Optimism for U.S. Agriculture Carries Cropland Values to All-Time Highs

cornfield with center pivot

Farm Credit Services of America reports double-digit gains in last half of 2021 in Iowa, Nebraska and South Dakota

OMAHA, NEBRASKA -- An already strong farm real estate market gained momentum in the last half of 2021, supported by improved profitability, historically low interest rates and greater demand for all types of agricultural land. Year-end values in Iowa, Nebraska and South Dakota reached all-time highs in the latest benchmark farmland study from Farm Credit Services of America (FCSAmerica).

Farmland values in the three states increased by double digits in the past six months, as indicated in the chart below. This followed more than a year of steady improvement in the real estate market. In Wyoming, values in the last half of 2021 were up, but to a lesser degree due to drought conditions that have impacted profitability for ranchland, which has not experienced the gains seen in cropland.

State

Six Month

One Year

Five Year

Ten Year

Iowa (21)

25.1%

37.3%

45.3%

49.6%

Nebraska (18)

15.8%

22.1%

17.3%

47.6%

South Dakota (22)

12.9%

21.0%

10.6%

74.0%

Wyoming (2)

1.7%

10.0%

32.1%

79.0%

(The parentheses indicate the number of benchmark farms in each state tracked by FCSAmerica.)

Higher quality cropland has experienced the greatest surge in values, while average to below-average ground showed more modest gains or remained stable. Drought impacted demand for grassland. Even so, its value has remained stable on the whole.

Farmland values in Iowa and South Dakota are now well above the 2013-2014 peaks in the market. Nebraska, by comparison, is just above its previous peak.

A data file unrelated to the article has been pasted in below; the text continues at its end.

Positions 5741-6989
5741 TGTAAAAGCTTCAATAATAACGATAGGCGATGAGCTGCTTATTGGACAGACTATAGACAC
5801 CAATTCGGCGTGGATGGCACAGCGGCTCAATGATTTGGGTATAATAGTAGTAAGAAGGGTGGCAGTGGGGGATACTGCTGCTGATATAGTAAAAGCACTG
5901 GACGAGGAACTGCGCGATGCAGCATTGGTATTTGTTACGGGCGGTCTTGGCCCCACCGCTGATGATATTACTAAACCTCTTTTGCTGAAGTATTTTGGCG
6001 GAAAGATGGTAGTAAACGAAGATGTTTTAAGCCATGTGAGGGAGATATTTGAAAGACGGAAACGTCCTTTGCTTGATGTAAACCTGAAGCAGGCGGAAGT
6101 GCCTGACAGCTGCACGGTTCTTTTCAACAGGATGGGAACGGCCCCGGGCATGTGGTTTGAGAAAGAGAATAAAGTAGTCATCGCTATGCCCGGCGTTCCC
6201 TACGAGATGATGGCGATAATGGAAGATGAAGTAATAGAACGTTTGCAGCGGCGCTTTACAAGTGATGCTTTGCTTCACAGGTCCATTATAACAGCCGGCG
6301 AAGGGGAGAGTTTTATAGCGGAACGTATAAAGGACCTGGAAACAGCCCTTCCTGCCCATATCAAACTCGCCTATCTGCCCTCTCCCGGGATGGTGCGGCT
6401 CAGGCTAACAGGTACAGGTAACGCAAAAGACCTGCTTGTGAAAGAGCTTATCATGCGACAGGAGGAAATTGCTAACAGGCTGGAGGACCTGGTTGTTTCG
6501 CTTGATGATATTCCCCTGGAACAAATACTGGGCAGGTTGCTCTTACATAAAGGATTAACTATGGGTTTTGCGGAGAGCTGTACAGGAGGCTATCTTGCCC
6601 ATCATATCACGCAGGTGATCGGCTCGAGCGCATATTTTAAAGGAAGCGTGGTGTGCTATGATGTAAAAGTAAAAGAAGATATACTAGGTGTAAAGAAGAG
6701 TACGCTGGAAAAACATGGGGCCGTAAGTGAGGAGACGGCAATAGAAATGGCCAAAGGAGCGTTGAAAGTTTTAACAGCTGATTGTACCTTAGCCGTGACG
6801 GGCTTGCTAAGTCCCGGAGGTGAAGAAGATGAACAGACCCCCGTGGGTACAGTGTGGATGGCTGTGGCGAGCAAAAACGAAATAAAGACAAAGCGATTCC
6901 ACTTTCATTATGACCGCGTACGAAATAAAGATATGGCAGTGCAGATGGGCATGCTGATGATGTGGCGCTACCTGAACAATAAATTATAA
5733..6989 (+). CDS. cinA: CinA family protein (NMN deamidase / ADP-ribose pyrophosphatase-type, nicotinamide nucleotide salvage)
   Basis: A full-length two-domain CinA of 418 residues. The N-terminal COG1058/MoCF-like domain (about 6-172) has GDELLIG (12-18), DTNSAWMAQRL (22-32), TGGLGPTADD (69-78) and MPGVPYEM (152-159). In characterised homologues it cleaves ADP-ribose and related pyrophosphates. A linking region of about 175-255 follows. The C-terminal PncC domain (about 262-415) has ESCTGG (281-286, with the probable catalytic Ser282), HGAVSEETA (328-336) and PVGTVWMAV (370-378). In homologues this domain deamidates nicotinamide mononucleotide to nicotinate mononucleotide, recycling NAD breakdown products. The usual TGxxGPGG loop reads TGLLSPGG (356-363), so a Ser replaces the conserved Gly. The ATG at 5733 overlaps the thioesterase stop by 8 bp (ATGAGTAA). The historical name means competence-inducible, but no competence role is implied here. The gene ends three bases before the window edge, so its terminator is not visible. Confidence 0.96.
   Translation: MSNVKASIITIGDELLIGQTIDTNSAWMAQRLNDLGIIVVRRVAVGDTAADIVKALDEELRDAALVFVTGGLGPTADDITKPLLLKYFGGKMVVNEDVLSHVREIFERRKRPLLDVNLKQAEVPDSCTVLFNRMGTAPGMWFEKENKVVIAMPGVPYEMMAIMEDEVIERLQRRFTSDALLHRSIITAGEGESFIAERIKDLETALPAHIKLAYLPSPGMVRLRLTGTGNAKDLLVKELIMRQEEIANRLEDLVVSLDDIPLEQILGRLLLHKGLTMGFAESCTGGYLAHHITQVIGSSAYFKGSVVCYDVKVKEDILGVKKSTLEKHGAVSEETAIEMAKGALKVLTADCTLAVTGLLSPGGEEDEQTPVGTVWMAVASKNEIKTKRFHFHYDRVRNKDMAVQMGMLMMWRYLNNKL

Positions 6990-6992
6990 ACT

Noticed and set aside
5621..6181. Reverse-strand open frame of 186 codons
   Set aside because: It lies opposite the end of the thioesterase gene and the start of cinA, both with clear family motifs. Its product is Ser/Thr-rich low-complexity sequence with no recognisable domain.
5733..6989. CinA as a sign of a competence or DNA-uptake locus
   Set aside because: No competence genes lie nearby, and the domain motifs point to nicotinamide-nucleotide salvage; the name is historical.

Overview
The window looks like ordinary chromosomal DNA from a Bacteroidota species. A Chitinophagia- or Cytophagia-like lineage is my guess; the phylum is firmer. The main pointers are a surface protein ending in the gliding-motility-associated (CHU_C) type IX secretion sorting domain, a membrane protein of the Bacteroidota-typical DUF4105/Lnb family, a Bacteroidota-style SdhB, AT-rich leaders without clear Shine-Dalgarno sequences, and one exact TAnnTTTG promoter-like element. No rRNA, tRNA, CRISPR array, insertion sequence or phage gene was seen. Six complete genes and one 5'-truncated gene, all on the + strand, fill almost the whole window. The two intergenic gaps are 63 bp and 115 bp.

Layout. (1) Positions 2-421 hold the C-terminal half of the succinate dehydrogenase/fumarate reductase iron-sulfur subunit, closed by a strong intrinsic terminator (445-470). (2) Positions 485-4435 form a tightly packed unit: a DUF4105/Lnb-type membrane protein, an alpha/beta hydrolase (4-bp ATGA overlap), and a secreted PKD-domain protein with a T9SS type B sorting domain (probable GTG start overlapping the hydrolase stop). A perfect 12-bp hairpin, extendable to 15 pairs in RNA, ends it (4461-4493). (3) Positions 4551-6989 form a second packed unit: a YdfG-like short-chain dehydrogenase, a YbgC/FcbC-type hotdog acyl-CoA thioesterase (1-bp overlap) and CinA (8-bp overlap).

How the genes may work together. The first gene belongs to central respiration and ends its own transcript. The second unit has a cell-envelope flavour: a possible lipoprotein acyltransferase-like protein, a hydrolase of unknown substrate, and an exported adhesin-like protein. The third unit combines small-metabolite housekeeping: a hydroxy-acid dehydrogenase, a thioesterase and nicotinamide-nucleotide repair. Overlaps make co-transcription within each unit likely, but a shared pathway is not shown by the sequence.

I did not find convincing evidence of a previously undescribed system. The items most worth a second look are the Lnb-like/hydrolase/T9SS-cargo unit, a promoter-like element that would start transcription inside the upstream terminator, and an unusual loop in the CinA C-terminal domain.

State

Previous Benchmark Peak

Change from Previous Peak

Iowa

July 2013

+ 16.2%

Nebraska

July 2013

+ 1.6%

South Dakota

January 2014

+ 11.9%

 

A conflation of market forces contributed to the real estate market’s exceptional performance in the latter half of 2021. This included strong profits from high commodity prices, better-than-expected yields in several areas, government payments, historically low interest rates and increased demand from varying types of buyers, including investors.

Rising input costs for the 2022 production year are compressing margins somewhat, and interest rates are expected to tick up a bit. Tim Koch, chief credit officer at FCSAmerica, said this isn’t expected to negatively impact land values in the foreseeable future. Most producers, he said, anticipate another profitable year thanks to continued price opportunities, and interest rates likely will remain low by historical standards.

“Optimism drives the real estate market,” Koch said, “and optimism for U.S. agriculture is high.”

Below is a state-by-state summary of benchmark farmland values for the past six months:

Iowa: All 21 benchmark farms gained value, 19 by 10% or more and two by single digits.

Nebraska: Twelve benchmark farms experienced double-digit increases and three were unchanged.

South Dakota: Seventeen benchmark farms increased in value, 10 by double digits. Five experienced no change in value.

Wyoming: One cropland farm experienced a 3.1% increase while the pasture unit experienced minimal change in value.  For the year, benchmark values increased by an average of 10.0%, with the cropland benchmark accounting the entire increase, which took place in the first half of 2021. 

About Farm Credit Services of America

Farm Credit Services of America is a customer-owned financial cooperative proud to finance the growth of rural America, including the special needs of young and beginning producers. With more than $35 billion in assets and $6.7 billion in members’ equity, FCSAmerica is one of the region’s leading providers of credit and insurance services to farmers, ranchers, agribusiness and rural residents in Iowa, Nebraska, South Dakota and Wyoming. Learn more at fcsamerica.com.

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